# Matrix over $\mathbb{C}$ with non-zero eigenvalues

Let $M$ be a $n \times n$ matrix over the $\mathbb{C}$. Let $E$ be the set of eigenvalues, that is

$$E = \{\lambda \in \mathbb{C}: \exists v \in \mathbb{C}^n\setminus\{0\}, Mv=\lambda v\}.$$

By my previous question:

Does every invertible complex matrix have a non-zero eigenvalue?

i know that if the matrix is invertible it must have non zero eigenvalues, i.e. $E\cap\{0\}^c \neq \emptyset$ , but invertibility is clearly not a necessary condition. So my question is, what is a nice condition weaker then invertibility that is equivalent to $M$ having non-zero eigenvalues.

• No invertibility is not necessary $$\begin{bmatrix}1 & 0 \\ 0& 0\end{bmatrix}$$ Jun 14, 2018 at 11:54
• yes of course, thanks
– john
Jun 14, 2018 at 11:56

This is the case if and only if $M^n\neq 0$.

The reason is that if there is some $m$ such that $M^m = 0$ then also $M^n = 0$ since this is an $n\times n$ matrix. And if $M^m = 0$ for some $m$ then all eigenvalues are $0$, since any eigenvalue $\lambda$ will then also satisfy $\lambda^m = 0$ and thus be $0$.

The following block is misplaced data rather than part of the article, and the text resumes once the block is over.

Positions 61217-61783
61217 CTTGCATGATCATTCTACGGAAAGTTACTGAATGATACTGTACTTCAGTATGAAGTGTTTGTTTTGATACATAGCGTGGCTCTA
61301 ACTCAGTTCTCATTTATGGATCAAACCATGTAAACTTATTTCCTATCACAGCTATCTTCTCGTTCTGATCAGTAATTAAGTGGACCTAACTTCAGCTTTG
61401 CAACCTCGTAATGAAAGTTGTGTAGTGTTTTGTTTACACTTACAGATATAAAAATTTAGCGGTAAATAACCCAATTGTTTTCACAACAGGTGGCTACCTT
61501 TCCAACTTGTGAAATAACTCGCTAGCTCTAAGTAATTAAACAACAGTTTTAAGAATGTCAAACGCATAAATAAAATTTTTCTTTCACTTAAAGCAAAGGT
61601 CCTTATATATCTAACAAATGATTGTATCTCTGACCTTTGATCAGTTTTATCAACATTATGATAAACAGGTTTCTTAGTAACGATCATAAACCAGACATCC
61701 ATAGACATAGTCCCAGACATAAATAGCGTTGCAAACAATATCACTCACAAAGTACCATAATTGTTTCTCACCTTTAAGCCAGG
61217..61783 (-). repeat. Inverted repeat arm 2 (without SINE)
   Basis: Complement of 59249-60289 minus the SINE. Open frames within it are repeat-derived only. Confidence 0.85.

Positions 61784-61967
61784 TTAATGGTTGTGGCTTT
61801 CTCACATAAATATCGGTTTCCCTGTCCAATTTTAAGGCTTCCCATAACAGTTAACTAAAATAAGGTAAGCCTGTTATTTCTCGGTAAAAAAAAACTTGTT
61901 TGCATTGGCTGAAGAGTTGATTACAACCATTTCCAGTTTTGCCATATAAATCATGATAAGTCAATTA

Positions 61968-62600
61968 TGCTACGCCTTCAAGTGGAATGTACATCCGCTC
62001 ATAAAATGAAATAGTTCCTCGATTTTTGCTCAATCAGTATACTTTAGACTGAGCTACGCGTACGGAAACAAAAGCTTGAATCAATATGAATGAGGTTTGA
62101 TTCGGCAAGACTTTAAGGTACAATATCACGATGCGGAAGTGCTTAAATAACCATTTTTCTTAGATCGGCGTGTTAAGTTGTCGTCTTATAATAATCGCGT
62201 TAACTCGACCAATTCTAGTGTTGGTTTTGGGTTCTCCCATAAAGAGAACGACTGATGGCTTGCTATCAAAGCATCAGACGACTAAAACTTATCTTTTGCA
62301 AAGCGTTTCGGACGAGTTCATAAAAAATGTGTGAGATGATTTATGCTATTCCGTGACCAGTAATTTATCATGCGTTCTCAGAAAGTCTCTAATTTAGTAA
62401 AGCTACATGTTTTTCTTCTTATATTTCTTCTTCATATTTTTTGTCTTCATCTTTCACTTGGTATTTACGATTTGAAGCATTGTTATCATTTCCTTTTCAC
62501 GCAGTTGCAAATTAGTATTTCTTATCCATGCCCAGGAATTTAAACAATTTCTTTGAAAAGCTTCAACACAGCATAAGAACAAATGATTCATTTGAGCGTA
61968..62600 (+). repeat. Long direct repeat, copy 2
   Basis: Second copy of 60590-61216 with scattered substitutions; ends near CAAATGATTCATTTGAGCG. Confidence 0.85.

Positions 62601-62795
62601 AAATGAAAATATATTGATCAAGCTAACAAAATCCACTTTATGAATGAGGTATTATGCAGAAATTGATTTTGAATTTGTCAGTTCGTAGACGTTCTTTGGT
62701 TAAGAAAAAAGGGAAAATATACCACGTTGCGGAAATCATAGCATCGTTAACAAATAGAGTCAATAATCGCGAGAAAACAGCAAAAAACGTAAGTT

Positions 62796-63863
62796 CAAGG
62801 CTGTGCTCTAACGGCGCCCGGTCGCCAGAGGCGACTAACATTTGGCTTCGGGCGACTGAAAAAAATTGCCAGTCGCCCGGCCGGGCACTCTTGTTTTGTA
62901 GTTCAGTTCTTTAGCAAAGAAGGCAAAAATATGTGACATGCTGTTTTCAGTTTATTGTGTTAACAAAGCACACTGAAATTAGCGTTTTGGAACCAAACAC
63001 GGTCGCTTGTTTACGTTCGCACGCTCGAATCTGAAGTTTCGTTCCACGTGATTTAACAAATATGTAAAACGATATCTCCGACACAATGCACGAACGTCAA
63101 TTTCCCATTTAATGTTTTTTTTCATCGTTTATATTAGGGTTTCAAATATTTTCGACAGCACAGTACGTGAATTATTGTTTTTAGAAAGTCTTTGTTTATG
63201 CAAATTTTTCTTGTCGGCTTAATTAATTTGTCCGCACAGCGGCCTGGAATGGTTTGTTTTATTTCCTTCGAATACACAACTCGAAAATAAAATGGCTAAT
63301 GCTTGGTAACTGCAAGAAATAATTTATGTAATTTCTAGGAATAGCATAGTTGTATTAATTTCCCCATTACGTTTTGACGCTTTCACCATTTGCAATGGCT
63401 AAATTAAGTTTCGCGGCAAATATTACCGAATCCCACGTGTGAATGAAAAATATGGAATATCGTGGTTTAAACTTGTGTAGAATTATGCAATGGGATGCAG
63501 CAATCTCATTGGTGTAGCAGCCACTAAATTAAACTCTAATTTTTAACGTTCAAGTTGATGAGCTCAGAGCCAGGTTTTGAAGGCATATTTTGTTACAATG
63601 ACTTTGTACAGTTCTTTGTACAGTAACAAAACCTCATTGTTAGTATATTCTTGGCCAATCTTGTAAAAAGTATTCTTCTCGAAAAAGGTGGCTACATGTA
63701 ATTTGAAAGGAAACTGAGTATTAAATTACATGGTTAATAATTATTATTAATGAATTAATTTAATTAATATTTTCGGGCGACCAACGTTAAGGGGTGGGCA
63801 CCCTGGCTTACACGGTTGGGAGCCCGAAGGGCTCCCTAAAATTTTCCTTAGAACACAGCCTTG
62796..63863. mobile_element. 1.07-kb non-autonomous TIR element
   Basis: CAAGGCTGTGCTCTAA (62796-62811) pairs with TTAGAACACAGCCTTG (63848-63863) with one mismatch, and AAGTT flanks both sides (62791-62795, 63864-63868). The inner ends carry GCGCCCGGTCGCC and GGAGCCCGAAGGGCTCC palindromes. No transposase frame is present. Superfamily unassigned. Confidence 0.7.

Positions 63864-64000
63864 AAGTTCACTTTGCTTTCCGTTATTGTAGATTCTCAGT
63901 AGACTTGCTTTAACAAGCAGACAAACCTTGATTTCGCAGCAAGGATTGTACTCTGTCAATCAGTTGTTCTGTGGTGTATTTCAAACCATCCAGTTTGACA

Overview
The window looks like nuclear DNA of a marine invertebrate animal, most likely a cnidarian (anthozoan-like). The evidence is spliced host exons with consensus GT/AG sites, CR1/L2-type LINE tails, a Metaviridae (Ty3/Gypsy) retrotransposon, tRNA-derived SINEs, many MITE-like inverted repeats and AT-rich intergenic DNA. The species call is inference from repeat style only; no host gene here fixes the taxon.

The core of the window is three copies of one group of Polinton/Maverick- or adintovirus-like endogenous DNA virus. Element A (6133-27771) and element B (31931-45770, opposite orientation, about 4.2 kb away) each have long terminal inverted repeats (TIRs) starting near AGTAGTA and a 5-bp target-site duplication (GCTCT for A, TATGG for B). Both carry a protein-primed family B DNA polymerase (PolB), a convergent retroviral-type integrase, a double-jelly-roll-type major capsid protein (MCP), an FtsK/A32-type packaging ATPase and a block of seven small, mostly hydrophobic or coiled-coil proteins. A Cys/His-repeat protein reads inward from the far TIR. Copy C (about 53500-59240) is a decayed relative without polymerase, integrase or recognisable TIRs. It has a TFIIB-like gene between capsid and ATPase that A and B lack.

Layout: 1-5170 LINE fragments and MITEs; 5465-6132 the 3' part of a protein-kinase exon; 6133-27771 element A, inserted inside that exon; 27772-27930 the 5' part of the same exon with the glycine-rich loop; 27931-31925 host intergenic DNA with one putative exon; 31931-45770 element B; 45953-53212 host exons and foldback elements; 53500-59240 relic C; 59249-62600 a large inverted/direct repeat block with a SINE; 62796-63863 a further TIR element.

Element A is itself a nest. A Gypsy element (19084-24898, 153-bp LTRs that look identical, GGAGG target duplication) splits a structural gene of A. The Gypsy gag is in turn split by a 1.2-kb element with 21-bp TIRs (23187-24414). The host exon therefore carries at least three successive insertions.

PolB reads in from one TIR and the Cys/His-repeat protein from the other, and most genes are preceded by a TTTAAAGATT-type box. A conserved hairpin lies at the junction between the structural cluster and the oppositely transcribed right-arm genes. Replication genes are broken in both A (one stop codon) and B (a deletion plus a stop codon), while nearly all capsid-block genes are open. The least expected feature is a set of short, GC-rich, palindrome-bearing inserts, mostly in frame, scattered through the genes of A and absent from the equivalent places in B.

In the other direction, if all eigenvalues are $0$ then $M$ is conjugate to an upper triangular matrix with $0$s on the diagonal and thus satisfies $M^n = 0$.

• $$M=\begin{bmatrix}1 & 0 \\ 0& 0\end{bmatrix}$$ has $M^2=M$ Jun 14, 2018 at 11:58
• @N8tron Right, so $M^2\neq 0$ and it has a non-zero eigenvalue as I claimed. Jun 14, 2018 at 11:59
• Ah sorry I got a little mixed up there. I thought you were claiming that invertibility was the necessary condition for having a nonzero eigenvectors when $M^n \neq 0$ which is clearly not true :-) Jun 14, 2018 at 12:00
• @N8tron Ahh. My first line answers the question in the title. The question in the body is slightly different (and basically two related questions in one). Jun 14, 2018 at 12:01
• @TobiasKildetoft very nice, thank you!
– john
Jun 14, 2018 at 12:30